ASP.NET Controls – Improving automatic ID generation : Introduction ( Part 1)

Some time ago, while developing a large corporate ASP.NET application with high complex layout requirements and thus, many custom composite controls, I was faced with the following problem:

The generated HTML of my pages don’t meet my bandwidth constrain of 50Kb/page, even after applying the traditional ways to reduce page size (compression, viewstate optimization). Looking carefully at the HTML source I found that a big amount of size has due to the large values ‘id’ and ‘name’ attributes. The sum of all this values could be up to 40% of page size, and this became a real issue to me.

So, ASP.NET gives us out of the box a unique strategy to generate the control’s ID values. Although such strategy is most of time a satisfactory approach, there are cases when it can become problematic. [more]

Let me show what I’m talking about:

<input id="ctl00_cphAdmin_cbEnableCommentsModeration" checked="checked" name="ctl00$cphAdmin$cbEnableCommentsModeration" type="checkbox" />

This line of HTML comes from my blog Settings panel (BlogEngine.NET), and, as you can see, the id and name attributes are responsible for a large part of the size of the HTML line. To be precise this two attributes length represent 59.3% of the total length.

What if, somehow, we were able to change the way ASP.NET controls ids are generated? What if we are able to generate something like C0_C3_C1 to represent the some control id?

Such approach will produce the following HTML:

<input id="C0_C3_C2" type="checkbox" name="C0$C3$C2" checked="checked" />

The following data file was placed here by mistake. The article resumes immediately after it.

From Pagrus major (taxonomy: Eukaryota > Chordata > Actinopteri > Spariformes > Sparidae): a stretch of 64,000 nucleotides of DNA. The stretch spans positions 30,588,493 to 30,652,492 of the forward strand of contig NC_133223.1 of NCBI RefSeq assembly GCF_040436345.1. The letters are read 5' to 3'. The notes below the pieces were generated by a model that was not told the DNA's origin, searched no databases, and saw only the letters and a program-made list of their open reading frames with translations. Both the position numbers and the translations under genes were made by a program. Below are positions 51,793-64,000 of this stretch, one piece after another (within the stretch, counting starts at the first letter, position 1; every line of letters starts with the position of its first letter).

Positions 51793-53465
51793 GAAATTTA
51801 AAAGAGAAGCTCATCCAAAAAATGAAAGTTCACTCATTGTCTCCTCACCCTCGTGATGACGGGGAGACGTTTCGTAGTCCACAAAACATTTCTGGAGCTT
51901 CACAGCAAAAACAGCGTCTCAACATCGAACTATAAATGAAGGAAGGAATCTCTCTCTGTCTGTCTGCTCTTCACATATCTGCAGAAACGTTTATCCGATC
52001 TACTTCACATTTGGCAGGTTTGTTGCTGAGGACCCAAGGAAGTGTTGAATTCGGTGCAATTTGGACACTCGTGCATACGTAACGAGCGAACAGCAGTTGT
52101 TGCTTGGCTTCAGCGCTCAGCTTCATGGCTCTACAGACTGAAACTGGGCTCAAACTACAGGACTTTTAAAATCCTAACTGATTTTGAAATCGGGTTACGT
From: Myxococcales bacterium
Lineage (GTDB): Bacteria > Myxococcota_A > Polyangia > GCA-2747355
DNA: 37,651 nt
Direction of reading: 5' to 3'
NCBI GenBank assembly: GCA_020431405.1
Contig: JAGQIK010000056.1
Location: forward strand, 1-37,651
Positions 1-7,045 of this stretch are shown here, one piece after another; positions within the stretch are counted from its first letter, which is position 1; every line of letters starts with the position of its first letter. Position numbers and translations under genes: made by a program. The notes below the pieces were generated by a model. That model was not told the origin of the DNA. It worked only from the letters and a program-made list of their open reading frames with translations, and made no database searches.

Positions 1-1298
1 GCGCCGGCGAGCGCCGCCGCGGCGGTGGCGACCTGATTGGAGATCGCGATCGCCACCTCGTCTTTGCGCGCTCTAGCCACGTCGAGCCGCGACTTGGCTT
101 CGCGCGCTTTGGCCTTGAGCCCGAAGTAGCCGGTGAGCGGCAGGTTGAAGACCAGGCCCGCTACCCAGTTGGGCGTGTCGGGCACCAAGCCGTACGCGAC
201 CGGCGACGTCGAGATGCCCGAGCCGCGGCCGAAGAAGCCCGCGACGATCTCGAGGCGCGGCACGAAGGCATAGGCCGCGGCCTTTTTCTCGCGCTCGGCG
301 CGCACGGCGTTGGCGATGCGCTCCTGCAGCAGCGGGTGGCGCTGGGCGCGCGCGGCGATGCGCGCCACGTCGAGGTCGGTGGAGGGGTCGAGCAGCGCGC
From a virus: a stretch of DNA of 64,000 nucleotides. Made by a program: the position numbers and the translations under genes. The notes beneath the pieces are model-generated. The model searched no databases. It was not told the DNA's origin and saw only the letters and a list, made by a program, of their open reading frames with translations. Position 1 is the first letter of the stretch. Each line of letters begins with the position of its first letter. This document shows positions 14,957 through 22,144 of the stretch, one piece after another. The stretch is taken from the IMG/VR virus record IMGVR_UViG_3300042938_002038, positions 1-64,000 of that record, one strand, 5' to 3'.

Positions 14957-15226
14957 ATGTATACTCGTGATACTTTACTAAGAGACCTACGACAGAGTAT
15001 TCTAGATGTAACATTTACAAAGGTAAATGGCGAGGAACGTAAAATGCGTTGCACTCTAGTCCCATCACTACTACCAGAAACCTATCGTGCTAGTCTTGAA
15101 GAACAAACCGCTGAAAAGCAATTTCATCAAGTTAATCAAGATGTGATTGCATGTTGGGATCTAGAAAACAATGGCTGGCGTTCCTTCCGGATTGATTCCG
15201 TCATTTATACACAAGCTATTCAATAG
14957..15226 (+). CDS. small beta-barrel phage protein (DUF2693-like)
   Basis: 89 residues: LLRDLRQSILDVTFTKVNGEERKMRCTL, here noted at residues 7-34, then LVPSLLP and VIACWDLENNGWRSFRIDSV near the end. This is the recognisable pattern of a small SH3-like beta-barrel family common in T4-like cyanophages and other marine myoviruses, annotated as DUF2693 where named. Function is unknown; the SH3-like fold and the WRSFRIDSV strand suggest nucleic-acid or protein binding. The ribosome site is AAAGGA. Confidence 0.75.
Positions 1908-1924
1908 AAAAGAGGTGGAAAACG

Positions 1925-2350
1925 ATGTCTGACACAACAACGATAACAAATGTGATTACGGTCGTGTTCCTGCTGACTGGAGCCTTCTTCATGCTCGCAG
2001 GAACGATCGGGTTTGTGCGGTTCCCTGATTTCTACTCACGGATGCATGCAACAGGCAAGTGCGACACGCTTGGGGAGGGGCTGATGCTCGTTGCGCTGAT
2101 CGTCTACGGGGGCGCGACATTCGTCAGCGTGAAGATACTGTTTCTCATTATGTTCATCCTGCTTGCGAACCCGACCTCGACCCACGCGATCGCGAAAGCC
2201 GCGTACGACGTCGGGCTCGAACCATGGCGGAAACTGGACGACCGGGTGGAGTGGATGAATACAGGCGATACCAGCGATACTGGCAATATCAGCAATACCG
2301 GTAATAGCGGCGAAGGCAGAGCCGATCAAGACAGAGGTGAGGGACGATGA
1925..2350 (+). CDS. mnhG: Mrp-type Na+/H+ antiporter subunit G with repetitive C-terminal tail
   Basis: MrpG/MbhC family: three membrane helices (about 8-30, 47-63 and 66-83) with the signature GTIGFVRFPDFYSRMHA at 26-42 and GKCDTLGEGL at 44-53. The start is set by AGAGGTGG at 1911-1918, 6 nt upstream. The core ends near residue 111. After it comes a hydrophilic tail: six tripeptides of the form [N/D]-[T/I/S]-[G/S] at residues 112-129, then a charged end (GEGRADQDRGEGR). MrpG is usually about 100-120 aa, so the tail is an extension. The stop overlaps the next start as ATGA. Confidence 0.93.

This way the total HTML length is almost 53% smaller than the standard ASP.NET way. Great improvement!

Now think about all the javascript code that get elements by id, like validator’s generated code do. All this statements will also be smaller. This is getting even better!

It seems that this approach is good enough to try an implementation, but ASP.NET presents a major obstacle to accomplish this task: All the Id generation process is done privately at Control class, without any extendibility point.

Without extension points I was forced to create a specific controls for each control I want to change the ID generation process.

See also:

Part 2 – The Concept

.NET Framework 2.0 SP1 – TagMapping Undocumented hotfix

While searching a way to solve the HtmlControls tag mapping problem I found that the new SP1 bring an extra undocumented hotfix.

This undocumented hotfix changes MainTagNameToTypeMapper.GetControlType method so that, for every tag name regardless is kind, a tag type mapping is always performed.

This little change enables us to tag map HtmlControls the same way we map WebControls and UserControls. read more